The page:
Thailand Rejects Chinese Submarine Deal Over Inferior Engine, Scraps Purchase Plans

According to Thai media reports, China appears to have agreed to supply surface ships to Bangkok following Thailand’s decision to forgo purchasing inferior submarines from Beijing.

According to the Bangkok Post citing a Thai Navy source, the Chinese government has tentatively agreed to supply either 2 patrol ships or 1 frigate to Thailand’s navy, as a replacement for the cancelled submarine purchase. This agreement reportedly emerged during the recent visit of Thai Defense Minister Sutin Klungsang to China, accompanied by Navy Commander-in-Chief Adm Adung Phan-iam and Deputy Foreign Minister Jakkapong Sangmanee. It’s understood that China has accepted Thailand’s proposal to acquire 2 offshore patrol ships or 1 frigate instead of the previously contracted submarine. The payment for this arrangement, totaling 8 billion baht over six years, is expected to be covered using the navy’s existing submarine installment funds. However, detailed arrangements for this change are pending finalization by relevant officials.

In October of last year, Thailand floated the possibility of purchasing corvettes instead of submarines from China, following complications arising from Beijing’s inability to utilize originally agreed-upon German engines. At that juncture, Bangkok indicated that China was evaluating Thailand’s proposition.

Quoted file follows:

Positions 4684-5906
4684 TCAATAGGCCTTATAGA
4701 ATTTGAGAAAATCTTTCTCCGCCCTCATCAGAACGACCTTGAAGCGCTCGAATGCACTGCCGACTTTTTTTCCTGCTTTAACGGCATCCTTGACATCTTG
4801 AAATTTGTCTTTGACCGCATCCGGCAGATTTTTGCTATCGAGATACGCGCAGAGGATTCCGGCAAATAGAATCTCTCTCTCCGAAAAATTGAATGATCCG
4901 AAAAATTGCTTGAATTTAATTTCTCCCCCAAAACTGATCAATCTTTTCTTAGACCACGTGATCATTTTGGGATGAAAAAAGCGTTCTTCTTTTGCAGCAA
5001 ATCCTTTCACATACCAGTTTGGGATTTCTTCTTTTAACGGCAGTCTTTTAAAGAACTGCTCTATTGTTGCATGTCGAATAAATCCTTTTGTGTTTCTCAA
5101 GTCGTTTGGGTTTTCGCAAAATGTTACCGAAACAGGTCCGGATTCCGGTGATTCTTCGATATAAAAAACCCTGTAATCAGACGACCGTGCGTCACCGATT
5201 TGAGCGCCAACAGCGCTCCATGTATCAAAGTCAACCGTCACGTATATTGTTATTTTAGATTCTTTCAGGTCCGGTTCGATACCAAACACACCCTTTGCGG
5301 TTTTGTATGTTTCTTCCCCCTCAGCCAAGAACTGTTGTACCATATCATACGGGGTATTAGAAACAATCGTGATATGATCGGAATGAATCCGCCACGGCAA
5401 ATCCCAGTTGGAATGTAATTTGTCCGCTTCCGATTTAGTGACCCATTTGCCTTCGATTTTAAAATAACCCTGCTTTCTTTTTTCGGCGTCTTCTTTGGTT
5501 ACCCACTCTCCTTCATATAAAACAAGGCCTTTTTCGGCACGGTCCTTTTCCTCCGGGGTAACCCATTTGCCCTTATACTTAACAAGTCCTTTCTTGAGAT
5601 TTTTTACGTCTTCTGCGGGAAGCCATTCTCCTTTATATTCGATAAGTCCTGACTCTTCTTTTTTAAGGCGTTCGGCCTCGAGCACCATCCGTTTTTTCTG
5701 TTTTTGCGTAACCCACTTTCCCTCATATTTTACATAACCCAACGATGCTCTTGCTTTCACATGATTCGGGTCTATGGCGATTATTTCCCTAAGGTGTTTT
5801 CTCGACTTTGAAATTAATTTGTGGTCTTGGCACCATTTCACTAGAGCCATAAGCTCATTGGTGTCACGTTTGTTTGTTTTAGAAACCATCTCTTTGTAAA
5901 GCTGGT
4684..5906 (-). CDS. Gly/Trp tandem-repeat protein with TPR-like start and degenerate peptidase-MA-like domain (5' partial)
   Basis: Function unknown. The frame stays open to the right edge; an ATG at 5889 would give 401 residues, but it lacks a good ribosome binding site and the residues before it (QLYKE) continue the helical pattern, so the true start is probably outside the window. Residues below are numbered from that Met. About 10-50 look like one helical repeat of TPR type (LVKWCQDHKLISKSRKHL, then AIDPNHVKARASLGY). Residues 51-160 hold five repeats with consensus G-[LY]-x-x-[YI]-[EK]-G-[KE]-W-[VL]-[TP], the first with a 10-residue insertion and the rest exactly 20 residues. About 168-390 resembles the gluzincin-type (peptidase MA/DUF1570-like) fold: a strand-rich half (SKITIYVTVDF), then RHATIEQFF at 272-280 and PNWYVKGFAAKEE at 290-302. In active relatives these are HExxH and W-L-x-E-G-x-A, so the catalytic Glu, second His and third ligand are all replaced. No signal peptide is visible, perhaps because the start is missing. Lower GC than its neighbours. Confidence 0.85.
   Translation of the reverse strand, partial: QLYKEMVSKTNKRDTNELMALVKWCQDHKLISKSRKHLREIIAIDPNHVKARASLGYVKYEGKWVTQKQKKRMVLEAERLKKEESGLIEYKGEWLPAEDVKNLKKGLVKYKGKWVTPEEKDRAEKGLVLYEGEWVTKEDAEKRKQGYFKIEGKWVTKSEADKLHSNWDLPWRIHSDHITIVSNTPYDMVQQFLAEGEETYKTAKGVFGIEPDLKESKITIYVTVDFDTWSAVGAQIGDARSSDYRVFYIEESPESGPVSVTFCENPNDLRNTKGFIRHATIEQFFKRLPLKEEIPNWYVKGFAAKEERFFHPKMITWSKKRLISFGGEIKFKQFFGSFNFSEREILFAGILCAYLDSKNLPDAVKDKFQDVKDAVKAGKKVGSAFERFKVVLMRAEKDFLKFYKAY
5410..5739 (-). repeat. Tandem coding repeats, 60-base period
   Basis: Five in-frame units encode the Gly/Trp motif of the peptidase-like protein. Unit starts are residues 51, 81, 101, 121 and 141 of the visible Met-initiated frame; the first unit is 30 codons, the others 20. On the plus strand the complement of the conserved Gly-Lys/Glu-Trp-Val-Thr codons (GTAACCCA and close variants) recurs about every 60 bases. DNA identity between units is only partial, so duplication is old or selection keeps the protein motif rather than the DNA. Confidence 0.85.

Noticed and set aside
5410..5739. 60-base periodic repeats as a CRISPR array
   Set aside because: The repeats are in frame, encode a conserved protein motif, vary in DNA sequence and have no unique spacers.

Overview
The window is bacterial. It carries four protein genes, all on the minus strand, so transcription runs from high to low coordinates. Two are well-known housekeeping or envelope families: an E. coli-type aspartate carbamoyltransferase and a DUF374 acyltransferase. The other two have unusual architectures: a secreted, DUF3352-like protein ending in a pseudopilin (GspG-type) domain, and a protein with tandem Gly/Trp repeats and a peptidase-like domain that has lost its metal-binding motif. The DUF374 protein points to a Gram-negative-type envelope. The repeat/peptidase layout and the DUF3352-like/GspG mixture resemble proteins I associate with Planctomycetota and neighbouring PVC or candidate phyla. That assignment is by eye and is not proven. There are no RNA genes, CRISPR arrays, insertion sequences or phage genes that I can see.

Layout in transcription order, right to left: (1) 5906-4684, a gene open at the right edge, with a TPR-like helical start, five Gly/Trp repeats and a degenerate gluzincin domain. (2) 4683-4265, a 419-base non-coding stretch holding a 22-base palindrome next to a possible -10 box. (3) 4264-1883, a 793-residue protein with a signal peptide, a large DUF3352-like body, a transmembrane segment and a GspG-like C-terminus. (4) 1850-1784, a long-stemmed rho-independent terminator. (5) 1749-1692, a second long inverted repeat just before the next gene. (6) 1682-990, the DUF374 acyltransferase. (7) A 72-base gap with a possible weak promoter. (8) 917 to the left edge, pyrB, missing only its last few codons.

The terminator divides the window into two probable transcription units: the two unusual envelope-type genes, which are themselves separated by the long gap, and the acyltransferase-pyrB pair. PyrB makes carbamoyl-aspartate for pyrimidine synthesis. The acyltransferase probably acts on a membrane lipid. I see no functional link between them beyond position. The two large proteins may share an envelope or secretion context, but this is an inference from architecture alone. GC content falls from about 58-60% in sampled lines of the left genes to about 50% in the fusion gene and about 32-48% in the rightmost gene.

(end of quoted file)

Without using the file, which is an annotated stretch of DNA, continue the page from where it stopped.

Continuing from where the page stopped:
In 2017, Thailand entered into an agreement to procure the initial submarine within a trio of Yuan S26T-class submarines, equipped with German-manufactured diesel engines, for 13.5 billion baht (approximately 373.55 million USD). Thailand has disbursed over half of the contract value through installment payments.

The parliamentary approval for the acquisition of the two remaining submarines was secured in 2020, with an allocated budget of 22.5 billion baht.

However, the submarine procurement initiative faced delays subsequent to Germany’s prohibition on the use of its engines in Chinese defense applications.

China has suggested substituting German engines with domestically produced equipment, yet successive negotiation rounds have failed to yield a resolution.

Should the procurement shift from submarines to surface vessels materialize, it could raise concerns for China Shipbuilding and Offshore International Company (CSOC), currently tasked with constructing Thailand’s inaugural submarine under the existing agreement, reportedly at 50% completion.

Leave a Comment

Your email address will not be published. Required fields are marked *

Scroll to Top